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Why are most EU pigs tail docked? Economic and ethical analysis of four pig housing and management scenarios in the light of EU legislation and animal welfare outcomes

Published online by Cambridge University Press:  02 November 2015

R. B. D’Eath*
Affiliation:
SRUC, West Mains Road, Edinburgh, EH9 3JG, UK
J. K. Niemi
Affiliation:
Economics and Society, Natural Resources Institute Finland (Luke), Kampusranta 9, FI-60320 Seinäjoki, Finland
B. Vosough Ahmadi
Affiliation:
SRUC, West Mains Road, Edinburgh, EH9 3JG, UK
K. M. D. Rutherford
Affiliation:
SRUC, West Mains Road, Edinburgh, EH9 3JG, UK
S. H. Ison
Affiliation:
SRUC, West Mains Road, Edinburgh, EH9 3JG, UK
S. P. Turner
Affiliation:
SRUC, West Mains Road, Edinburgh, EH9 3JG, UK
H. T. Anker
Affiliation:
Department of Food and Resource Economics, University of Copenhagen, Rolighedsvej 25, 1958 Frederiksberg C, Copenhagen, Denmark
T. Jensen
Affiliation:
Danish Pig Research Centre, SEGES, Axeltorv 3, 1609 Copenhagen V, Denmark
M. E. Busch
Affiliation:
Danish Pig Research Centre, SEGES, Axeltorv 3, 1609 Copenhagen V, Denmark
K. K. Jensen
Affiliation:
Department of Food and Resource Economics, University of Copenhagen, Rolighedsvej 25, 1958 Frederiksberg C, Copenhagen, Denmark
A. B. Lawrence
Affiliation:
SRUC, West Mains Road, Edinburgh, EH9 3JG, UK
P. Sandøe
Affiliation:
Department of Food and Resource Economics, University of Copenhagen, Rolighedsvej 25, 1958 Frederiksberg C, Copenhagen, Denmark Department of Large Animal Sciences, University of Copenhagen, Grønnegårdsvej 8, 1870 Frederiksberg C, Copenhagen, Denmark
*
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Abstract

To limit tail biting incidence, most pig producers in Europe tail dock their piglets. This is despite EU Council Directive 2008/120/EC banning routine tail docking and allowing it only as a last resort. The paper aims to understand what it takes to fulfil the intentions of the Directive by examining economic results of four management and housing scenarios, and by discussing their consequences for animal welfare in the light of legal and ethical considerations. The four scenarios compared are: ‘Standard Docked’, a conventional housing scenario with tail docking meeting the recommendations for Danish production (0.7 m2/pig); ‘Standard Undocked’, which is the same as ‘Standard Docked’ but with no tail docking, ‘Efficient Undocked’ and ‘Enhanced Undocked’, which have increased solid floor area (0.9 and 1.0 m2/pig, respectively) provision of loose manipulable materials (100 and 200 g/straw per pig per day) and no tail docking. A decision tree model based on data from Danish and Finnish pig production suggests that Standard Docked provides the highest economic gross margin with the least tail biting. Given our assumptions, Enhanced Undocked is the least economic, although Efficient Undocked is better economically and both result in a lower incidence of tail biting than Standard Undocked but higher than Standard Docked. For a pig, being bitten is worse for welfare (repeated pain, risk of infections) than being docked, but to compare welfare consequences at a farm level means considering the number of affected pigs. Because of the high levels of biting in Standard Undocked, it has on average inferior welfare to Standard Docked, whereas the comparison of Standard Docked and Enhanced (or Efficient) Undocked is more difficult. In Enhanced (or Efficient) Undocked, more pigs than in Standard Docked suffer from being tail bitten, whereas all the pigs avoid the acute pain of docking endured by the pigs in Standard Docked. We illustrate and discuss this ethical balance using numbers derived from the above-mentioned data. We discuss our results in the light of the EU Directive and its adoption and enforcement by Member States. Widespread use of tail docking seems to be accepted, mainly because the alternative steps that producers are required to take before resorting to it are not specified in detail. By tail docking, producers are acting in their own best interests. We suggest that for the practice of tail docking to be terminated in a way that benefits animal welfare, changes in the way pigs are housed and managed may first be required.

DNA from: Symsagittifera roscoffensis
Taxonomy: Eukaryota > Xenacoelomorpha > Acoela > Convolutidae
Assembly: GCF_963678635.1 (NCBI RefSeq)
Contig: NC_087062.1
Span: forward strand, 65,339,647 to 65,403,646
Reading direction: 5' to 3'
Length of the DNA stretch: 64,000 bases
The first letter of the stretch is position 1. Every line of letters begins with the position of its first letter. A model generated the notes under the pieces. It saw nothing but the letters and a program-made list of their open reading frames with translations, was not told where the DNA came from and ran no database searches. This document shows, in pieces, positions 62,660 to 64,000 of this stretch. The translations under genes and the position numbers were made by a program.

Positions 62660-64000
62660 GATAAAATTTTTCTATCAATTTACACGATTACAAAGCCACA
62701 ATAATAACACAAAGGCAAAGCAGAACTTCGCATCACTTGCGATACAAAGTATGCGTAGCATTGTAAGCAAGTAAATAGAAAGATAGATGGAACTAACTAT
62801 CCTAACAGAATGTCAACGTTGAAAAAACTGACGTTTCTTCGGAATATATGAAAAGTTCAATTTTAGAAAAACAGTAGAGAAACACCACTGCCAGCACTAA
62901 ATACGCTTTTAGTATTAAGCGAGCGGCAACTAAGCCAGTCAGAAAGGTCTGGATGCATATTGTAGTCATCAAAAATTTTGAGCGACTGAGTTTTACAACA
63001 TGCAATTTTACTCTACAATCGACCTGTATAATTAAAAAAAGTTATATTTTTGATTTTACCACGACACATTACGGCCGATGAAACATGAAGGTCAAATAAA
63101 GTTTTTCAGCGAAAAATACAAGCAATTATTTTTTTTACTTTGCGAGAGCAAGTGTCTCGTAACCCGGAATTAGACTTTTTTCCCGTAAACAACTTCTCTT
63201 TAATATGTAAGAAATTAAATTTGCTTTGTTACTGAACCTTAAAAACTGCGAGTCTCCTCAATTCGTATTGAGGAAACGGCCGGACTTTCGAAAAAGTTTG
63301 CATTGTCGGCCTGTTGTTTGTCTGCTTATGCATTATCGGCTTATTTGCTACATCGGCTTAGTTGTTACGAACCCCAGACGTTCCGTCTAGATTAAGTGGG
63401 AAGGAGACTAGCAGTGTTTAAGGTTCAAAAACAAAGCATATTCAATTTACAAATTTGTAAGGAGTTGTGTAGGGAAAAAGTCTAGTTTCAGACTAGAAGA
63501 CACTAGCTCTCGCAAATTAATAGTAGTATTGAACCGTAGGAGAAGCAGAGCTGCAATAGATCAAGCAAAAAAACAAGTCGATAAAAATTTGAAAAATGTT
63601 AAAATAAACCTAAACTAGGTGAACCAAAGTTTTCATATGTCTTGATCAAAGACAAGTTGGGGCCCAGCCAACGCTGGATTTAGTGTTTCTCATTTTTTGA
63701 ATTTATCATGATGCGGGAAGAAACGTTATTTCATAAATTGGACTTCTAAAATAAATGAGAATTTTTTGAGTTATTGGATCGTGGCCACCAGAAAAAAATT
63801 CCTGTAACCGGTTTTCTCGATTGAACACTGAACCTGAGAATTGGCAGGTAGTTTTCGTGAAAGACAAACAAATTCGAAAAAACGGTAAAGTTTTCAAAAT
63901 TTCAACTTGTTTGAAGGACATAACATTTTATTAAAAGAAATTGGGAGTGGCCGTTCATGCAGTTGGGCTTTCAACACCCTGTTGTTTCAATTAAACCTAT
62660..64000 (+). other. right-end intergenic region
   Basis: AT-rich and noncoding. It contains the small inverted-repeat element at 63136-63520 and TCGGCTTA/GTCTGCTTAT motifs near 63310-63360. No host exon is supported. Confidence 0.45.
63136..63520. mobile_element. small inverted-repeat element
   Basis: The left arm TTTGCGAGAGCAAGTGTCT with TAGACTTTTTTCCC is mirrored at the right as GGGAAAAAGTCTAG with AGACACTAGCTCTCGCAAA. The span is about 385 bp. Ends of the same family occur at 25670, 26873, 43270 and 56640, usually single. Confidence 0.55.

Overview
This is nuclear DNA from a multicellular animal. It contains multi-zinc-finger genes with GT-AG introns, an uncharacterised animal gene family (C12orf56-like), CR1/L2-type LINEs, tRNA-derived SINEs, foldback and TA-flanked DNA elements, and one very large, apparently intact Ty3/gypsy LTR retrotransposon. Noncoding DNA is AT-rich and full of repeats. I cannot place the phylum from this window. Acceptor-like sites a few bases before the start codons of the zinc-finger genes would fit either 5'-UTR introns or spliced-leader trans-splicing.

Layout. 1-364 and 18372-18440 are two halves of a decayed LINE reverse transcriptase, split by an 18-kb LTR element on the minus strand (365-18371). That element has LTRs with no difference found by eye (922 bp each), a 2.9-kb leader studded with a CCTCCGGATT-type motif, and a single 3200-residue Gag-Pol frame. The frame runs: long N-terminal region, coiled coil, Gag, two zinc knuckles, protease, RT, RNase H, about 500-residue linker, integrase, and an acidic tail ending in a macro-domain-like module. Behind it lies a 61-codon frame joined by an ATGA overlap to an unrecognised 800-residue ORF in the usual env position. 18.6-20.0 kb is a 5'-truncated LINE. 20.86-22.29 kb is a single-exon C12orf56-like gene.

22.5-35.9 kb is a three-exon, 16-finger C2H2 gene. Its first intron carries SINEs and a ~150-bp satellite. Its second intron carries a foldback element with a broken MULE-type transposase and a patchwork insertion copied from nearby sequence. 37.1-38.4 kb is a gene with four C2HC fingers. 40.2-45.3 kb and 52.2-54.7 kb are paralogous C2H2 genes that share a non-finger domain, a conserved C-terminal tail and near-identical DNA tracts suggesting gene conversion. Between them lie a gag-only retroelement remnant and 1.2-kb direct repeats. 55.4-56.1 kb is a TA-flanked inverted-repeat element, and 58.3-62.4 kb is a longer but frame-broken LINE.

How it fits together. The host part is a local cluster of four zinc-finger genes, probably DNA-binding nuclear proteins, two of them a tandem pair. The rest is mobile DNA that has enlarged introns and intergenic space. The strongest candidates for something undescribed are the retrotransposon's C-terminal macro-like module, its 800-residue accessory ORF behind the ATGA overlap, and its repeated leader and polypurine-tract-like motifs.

Type
Research Article
Copyright
© The Animal Consortium 2015 

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Why are most EU pigs tail docked? Economic and ethical analysis of four pig housing and management scenarios in the light of EU legislation and animal welfare outcomes
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